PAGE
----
Unmarred By Russian Spying Scandal, Austria's Far-Right Expected To Cruise To Victory In European Elections


(MENAFN- The Conversation) For the Freedom Party of Austria (FPÖ), the weeks are going by like clockwork. The far-right party continues to top the polls. It is expected to clinch a comfortable victory in the European elections on 9 June with almost 27% of the vote, well ahead of the Social Democrats of the SPÖ (23%) and the conservatives of the ÖVP, currently in power (21%).

What's more, polls also put the FPÖ in first place in the country's legislative elections in September, with 30% of the vote (compared with 21% for the SPÖ and 20% for the ÖVP). To the party's leaders, these encouraging predictions represent a historic opportunity to place one of their own in the post of Chancellor for the first time, a position held since 2021 by an ÖVP representative, Karl Nehammer.

The FPÖ, which was founded in 1956 and took off when it was led by the firebrand Jorg Haïder (1986-2000), has a history of reaching the gates of power without crossing it . The party reached second place in the elections of 1957, 1980, 2010 and 2022, and has participated in three government coalitions since its creation, the first with the Social Democrats between 1983 and 1986, the second and third with the conservatives of the ÖVP from 2000 to 2006, and from 2017 to 2019. But its leaders and activists sense the tide may have decisively turned in their favour.

Unsinkable popularity?

The FPÖ's image seems to have come out largely unscathed from the Egisto Ott spying scandal , which has been rocking the country since March.

A former domestic intelligence official, Egisto Ott was arrested on 29 March on suspicion of having passed on information to Russia in exchange for money. He is also alleged to have communicated the telephone data of three senior officials of the Austrian interior ministry to Moscow: Michael Kloibmüller (former head of the interior minister's private office), Michael Takacs (now director of the federal police) and Gernot Maier (head of the federal office for foreign affairs and asylum).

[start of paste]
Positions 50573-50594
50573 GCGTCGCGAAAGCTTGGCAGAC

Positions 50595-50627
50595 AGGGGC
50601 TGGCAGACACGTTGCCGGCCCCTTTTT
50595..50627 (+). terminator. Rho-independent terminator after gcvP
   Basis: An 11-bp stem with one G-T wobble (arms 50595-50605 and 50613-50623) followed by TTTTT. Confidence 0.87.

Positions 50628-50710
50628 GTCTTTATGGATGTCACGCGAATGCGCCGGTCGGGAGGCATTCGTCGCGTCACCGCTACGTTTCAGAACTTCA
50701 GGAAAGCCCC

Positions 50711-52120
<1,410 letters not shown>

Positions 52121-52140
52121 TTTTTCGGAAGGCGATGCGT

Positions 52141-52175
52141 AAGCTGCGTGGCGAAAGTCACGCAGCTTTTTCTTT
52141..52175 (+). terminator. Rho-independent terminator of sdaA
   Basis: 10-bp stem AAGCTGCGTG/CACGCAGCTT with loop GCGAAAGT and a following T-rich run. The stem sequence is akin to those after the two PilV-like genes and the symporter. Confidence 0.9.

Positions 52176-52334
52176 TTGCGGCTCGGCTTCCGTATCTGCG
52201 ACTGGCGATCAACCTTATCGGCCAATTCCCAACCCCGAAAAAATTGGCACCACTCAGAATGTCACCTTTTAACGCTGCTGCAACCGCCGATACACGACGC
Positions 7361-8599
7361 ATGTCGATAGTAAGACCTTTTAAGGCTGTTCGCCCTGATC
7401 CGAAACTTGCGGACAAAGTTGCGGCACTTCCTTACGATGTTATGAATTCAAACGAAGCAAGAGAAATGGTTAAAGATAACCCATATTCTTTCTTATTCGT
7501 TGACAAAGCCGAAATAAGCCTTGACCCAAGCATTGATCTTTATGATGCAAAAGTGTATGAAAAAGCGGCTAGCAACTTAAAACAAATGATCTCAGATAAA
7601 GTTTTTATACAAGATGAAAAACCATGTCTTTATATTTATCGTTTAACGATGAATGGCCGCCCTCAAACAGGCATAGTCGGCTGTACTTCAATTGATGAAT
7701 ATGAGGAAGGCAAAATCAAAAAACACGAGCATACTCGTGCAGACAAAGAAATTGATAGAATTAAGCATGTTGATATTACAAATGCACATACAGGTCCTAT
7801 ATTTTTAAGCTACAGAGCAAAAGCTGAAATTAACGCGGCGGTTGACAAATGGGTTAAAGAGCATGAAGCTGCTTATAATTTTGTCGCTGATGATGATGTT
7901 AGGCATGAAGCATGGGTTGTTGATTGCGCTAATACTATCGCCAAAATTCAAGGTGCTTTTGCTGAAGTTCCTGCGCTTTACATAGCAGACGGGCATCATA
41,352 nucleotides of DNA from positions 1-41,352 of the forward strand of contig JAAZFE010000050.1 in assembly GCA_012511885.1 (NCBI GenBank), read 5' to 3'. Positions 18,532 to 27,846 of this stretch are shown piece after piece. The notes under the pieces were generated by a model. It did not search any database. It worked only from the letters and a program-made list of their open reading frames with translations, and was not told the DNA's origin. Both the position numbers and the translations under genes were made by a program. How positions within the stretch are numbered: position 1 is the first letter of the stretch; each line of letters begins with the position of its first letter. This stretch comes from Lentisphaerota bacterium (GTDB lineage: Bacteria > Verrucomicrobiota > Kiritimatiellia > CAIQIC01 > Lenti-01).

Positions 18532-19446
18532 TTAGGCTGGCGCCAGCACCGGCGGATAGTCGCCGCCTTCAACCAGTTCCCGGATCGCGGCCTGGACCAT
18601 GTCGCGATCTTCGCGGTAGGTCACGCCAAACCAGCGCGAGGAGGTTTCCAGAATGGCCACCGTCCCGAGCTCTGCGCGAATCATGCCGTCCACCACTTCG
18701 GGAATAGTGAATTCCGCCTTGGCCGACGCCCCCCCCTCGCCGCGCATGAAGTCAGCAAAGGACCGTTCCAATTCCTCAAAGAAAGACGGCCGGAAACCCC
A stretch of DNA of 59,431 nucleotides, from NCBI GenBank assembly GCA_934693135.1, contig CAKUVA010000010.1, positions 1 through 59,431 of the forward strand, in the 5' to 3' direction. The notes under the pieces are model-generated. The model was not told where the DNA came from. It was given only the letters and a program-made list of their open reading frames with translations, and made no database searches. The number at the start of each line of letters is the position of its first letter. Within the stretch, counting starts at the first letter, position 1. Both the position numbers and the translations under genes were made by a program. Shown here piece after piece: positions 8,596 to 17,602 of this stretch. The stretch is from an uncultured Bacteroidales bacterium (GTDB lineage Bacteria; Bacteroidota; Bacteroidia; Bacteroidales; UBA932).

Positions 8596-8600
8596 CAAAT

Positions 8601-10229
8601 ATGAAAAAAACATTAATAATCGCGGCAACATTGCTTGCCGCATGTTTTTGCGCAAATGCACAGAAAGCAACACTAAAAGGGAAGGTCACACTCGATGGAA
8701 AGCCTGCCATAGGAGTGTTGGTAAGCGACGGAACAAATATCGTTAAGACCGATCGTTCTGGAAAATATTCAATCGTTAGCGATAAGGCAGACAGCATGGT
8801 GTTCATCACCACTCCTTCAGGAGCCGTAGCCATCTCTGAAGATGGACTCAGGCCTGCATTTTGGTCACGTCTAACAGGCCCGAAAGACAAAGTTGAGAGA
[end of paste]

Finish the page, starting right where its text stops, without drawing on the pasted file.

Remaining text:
It is believed the affair unfolded during the period when the FPÖ's current president, Herbert Kickl, was interior minister. According to the Austrian press and the initial findings of the investigation , Ott began leaking information in 2017, when the FPÖ was in power in coalition with the ÖVP. Could Kickl have been unaware of his actions? This question remains unanswered for the time being.

The FPÖ's opponents were quick to point to possible ideological ties between Egisto Ott and the party, citing the party's long-standing“complacency” toward Vladimir Putin's Russia. To date, the police are trying to establish the link between the FPÖ and Ott. The FPÖ has rejected the accusations as a smear campaign.

The FPÖ and Russia's long history

What is certain is that the close relations between the FPÖ and Russia are not new. In December 2016, the FPÖ and Vladimir Putin's party, United Russia, signed a Friendship treaty (Freundschaftsvertrag). The accord's main aim was to organise exchanges between the FPÖ and United Russia and to set up partisan cooperation both at the ideological and organisational levels. Austrian and Russian delegations were to meet regularly and strengthen this cooperation.

A few months ago, however, Herbert Kickl explained that this treaty was no longer valid and, on the FPÖ's side, was even considered null and void. Another leading figure in the FPÖ, Norbert Hofer, echoed him by stressing that the treaty had been concluded at a time when the Russian president was acceptable to many:

Nevertheless, the FPÖ and Russia have long enjoyed a close rapport. In 2018, the then FPÖ foreign affairs minister invited Vladimir Putin to her wedding and, notoriously, danced with the Russian president. One year later, she left the government, and in 2021, landed a position on the board of directors of the Russian oil group Rosneft. In 2023, she moved to Russia to run a think tank .


Vladimir Putin dances with Austrian Foreign Minister Karin Kneissl on 18 August 2018 at her wedding. Kremlin

Since February 2022, the FPÖ has repeatedly argued against sanctions against Russia . Even today, Herbert Kickl continues to argue that these sanctions only postpone the hope of a possible negotiation between Ukrainians and Russians, and are detrimental to Austrian interests.